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control of molecular weight in a batch polymerization reactor using ...

control of molecular weight in a batch polymerization reactor using ...

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Downloaded By: [HEAL-Link Consortium] At: 12:27 29 July 2008 2 C. KIPARISSIDES et al. and pressure. There are several valid reasons for the lack of progress in closed-loop control of polymer quality: (i) Polymerization reactions are highly nonlinear processes with time-varying parameters. (ii) The formulation of a meaningful objective function is not always easy, especially in terms of the end-use properties of polymer products. (iii) Molecular properties such as number-average, weight-average molecular weight and copolymer composition often react in opposite directions to manipulations of the control variables (e.g. temperature, initiator concentration). (iv) On-line measurements of molecular properties are usually the weakest link in any polymerization closed-loop control study. Presence of long measurement delays as well as poor reliability are two common problems associated with on-line characterization of polymer quality. In spite of the difficulties yet to be overcome, recent advances in modeling and on-line measurements (MacGregor et al., 1983) as well as the availability of new robust long-range predictive control methods have largely increased the scope for on-line control of polymer quality in polymerization reactors. In recent years, two powerful long-range predictive control design methods have been proposed based on either a parametric or a nonparametric process representation. The former method uses a linear discrete-time (ARMA) model to approximate the process dynamics. To better cope with the problem of controlling nonlinear time-varying processes, an extended self-tuning regulator (ESTR) has been proposed (Lee and Lee, 1983; Ydstie et al., 1985). The new adaptive predictive controller includes a variable forgetting factor and a longrange control criterion to improve its robustness and adaptivity in a nonlinear time-varying environment. The nonparametric control approach uses a discrete convolution model to represent the process dynamics. Model Algorithmic Control (MAC) (Richalet et al., 1978) and Dynamic Matrix Control (DMC) (Cutler and Ramaker, 1980) both utilise a discrete convolution model and the concept of a long-range predictor to calculate the control policy in order to follow a prescribed reference trajectory. Both techniques have attracted wide attention and a number of papers have been published dealing with the robustness, stability and application of DMC and ESTR controllers (Martin, 1981; Garcia and Morari, 1982; Marchetti el al., 1983; Garcia, 1984;' Maurath et al., 1985; Garcia and Morari, 1985; Economou et al., 1986; Farber and Ydstie, 1986). Compared to the successful application of DMC and ESTR methods to other chemical processes (distillation, reactors, etc.) there is only a limited number of studies on the control of polymerization reactors. Garcia (1984) described the development of a DMC controller to regulate the polymerization temperature in a synthetic rubber semibatch reactor. Houston and Schork (1986) developed an on-line linear time-series model of a polymerization reactor to calculate the optimal control strategy that maximizes a predetermined objective functional expression in terms of the molecular weight averages. Farber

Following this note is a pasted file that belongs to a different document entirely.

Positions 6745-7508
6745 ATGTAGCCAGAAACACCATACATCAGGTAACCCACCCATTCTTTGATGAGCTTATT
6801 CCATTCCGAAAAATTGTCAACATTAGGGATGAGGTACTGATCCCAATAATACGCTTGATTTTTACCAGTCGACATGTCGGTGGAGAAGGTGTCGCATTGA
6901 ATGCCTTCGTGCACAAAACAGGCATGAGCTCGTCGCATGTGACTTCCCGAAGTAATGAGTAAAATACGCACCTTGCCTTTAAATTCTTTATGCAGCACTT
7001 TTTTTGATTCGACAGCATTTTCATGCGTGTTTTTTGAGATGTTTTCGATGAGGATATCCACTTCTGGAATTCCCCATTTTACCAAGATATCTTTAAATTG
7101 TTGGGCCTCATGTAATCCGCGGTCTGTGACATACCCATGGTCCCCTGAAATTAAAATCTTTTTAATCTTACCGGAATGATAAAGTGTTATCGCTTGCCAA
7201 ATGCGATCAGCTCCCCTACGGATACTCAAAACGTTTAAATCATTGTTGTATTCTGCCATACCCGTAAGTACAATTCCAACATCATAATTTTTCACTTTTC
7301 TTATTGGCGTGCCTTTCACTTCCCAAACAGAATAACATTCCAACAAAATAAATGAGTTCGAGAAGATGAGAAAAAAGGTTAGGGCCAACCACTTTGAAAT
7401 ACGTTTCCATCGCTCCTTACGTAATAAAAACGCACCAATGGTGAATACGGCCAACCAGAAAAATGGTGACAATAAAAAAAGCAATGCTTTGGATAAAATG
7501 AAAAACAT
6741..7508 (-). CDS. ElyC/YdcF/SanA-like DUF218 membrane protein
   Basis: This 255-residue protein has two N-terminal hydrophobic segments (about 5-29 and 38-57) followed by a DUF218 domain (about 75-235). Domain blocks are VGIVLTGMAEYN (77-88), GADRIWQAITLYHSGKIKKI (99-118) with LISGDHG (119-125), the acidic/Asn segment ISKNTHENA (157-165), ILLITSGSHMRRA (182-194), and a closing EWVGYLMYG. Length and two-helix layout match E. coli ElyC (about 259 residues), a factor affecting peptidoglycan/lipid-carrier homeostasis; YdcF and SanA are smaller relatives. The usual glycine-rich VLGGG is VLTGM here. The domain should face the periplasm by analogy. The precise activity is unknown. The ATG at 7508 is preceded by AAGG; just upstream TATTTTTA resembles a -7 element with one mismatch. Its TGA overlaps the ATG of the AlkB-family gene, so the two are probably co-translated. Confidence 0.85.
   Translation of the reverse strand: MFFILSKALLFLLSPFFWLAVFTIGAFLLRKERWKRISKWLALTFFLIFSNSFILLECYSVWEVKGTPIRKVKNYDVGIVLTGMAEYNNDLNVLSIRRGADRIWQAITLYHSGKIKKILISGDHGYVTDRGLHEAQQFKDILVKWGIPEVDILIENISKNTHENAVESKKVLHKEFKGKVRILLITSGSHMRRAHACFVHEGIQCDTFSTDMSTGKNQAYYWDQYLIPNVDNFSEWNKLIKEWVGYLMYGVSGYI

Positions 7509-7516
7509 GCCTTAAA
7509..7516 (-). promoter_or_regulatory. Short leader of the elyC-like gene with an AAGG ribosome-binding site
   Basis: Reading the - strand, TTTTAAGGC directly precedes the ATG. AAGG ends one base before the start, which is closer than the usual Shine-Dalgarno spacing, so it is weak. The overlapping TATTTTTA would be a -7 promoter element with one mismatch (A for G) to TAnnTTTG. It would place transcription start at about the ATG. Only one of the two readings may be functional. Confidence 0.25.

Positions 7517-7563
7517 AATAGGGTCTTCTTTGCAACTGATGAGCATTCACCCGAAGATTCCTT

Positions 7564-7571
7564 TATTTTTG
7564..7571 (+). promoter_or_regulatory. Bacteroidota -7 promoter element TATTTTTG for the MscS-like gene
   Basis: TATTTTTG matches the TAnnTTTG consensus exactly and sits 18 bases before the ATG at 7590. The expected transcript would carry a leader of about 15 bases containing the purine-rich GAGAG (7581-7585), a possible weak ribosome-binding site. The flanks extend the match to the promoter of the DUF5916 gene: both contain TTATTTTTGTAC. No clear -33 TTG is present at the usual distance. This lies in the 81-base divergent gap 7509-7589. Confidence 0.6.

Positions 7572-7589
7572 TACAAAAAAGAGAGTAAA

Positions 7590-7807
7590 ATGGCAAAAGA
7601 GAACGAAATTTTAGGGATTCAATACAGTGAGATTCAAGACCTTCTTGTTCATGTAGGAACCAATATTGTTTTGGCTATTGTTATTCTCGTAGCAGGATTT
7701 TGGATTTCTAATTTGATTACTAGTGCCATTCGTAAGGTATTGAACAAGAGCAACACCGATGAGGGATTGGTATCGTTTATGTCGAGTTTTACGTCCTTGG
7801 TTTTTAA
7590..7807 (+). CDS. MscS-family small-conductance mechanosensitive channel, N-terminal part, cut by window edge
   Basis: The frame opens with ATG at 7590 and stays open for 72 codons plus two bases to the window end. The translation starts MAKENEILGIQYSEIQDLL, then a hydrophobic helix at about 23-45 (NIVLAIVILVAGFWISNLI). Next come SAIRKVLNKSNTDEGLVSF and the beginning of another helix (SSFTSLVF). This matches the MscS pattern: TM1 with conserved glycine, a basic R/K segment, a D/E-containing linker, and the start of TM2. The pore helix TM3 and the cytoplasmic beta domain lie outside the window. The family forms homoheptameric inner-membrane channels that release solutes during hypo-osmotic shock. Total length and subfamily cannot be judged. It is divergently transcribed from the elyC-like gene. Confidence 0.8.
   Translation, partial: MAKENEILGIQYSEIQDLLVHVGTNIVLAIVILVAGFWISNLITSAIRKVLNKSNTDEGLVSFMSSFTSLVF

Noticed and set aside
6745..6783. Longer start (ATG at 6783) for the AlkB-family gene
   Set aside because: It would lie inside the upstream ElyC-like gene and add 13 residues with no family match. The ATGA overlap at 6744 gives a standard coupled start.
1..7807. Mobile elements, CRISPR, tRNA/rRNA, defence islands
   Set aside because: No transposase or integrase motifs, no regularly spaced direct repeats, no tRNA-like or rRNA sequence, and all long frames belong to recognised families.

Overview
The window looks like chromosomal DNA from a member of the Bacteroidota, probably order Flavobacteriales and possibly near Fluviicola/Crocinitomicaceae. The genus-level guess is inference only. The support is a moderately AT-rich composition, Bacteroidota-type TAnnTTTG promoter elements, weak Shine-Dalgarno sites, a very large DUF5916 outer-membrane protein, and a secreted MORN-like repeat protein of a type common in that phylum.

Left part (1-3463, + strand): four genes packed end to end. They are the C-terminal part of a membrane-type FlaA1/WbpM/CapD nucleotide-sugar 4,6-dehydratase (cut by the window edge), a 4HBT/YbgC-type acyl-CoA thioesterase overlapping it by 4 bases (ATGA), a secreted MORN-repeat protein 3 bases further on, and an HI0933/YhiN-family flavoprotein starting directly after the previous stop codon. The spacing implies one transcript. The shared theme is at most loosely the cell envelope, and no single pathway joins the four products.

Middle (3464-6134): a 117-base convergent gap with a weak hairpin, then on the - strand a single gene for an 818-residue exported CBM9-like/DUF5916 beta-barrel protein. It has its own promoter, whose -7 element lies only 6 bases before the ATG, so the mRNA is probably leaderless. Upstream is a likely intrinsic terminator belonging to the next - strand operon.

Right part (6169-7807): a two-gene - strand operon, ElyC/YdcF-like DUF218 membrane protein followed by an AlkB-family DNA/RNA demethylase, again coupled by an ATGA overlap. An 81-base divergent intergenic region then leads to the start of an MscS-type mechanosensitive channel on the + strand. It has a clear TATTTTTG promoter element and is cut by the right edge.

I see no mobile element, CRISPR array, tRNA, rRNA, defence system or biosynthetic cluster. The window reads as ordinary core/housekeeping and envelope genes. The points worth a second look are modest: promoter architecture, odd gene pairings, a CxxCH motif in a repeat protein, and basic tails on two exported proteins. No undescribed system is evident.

Downloaded By: [HEAL-Link Consortium] At: 12:27 29 July 2008 POLYMERIZATION REACTOR CONTROL 3 and Ydstie (1986) applied an extended horizon adaptive controller to regulate the temperature in a polymerization reactor. Takamatsu et al. (1986) proposed an adaptive-inferential control scheme to control molecular weight in a continuous polymerization reactor. Kiparissides et al. (1987) described the application of DMC and ESTR to a solution MMA batch polymerization reactor. Finally Takamatsu et al. (1987) proposed a new adaptive control strategy in terms of reaction temperature and initiator concentration in order to get a final polymer product which has a desired molecular weight distribution in a free-radical batch polystyrene reactor. It is evident that relatively little has been reported on the control of molecular weight in bulk polymerization reactors using long-range predictive control methods. Furthermore, it appears that there are no results published on the control of molecular weight in batch polymerization reactors operating under strong diffusional limitations of propagation and termination rate constants. The objective of the present study is to show that DMC and ESTR controllers can be efficiently used to control the molecular weight and monomer conversion in a batch MMA reactor and minimize the effects of process disturbances. Moreover, the aim of this work is to examine the similarities, differences and main operating features of the two design control strategies (DMC, ESTR) in comparison with the performance of the more traditional linear quadratic controller (LQC). DEVELOPMENT OF THE I'OLYMERIZATION REACTOR MODEL The free radical polymerization of MMA in a batch reactor can be modeled in terms of a set of nonlinear differential equations of the following form: where I, M denote the initiator and monomer concentration, respectively, A,, A,, A, and po, p1 and p, are the corresponding zeroth, first and second moment of the growing radicals and dead polymer distributions. S is the solvent concentration, E is the fractional volume change at conversion 100% and x is the monomer conversion defined as x = (V,M, - VM)/V,M, (10)

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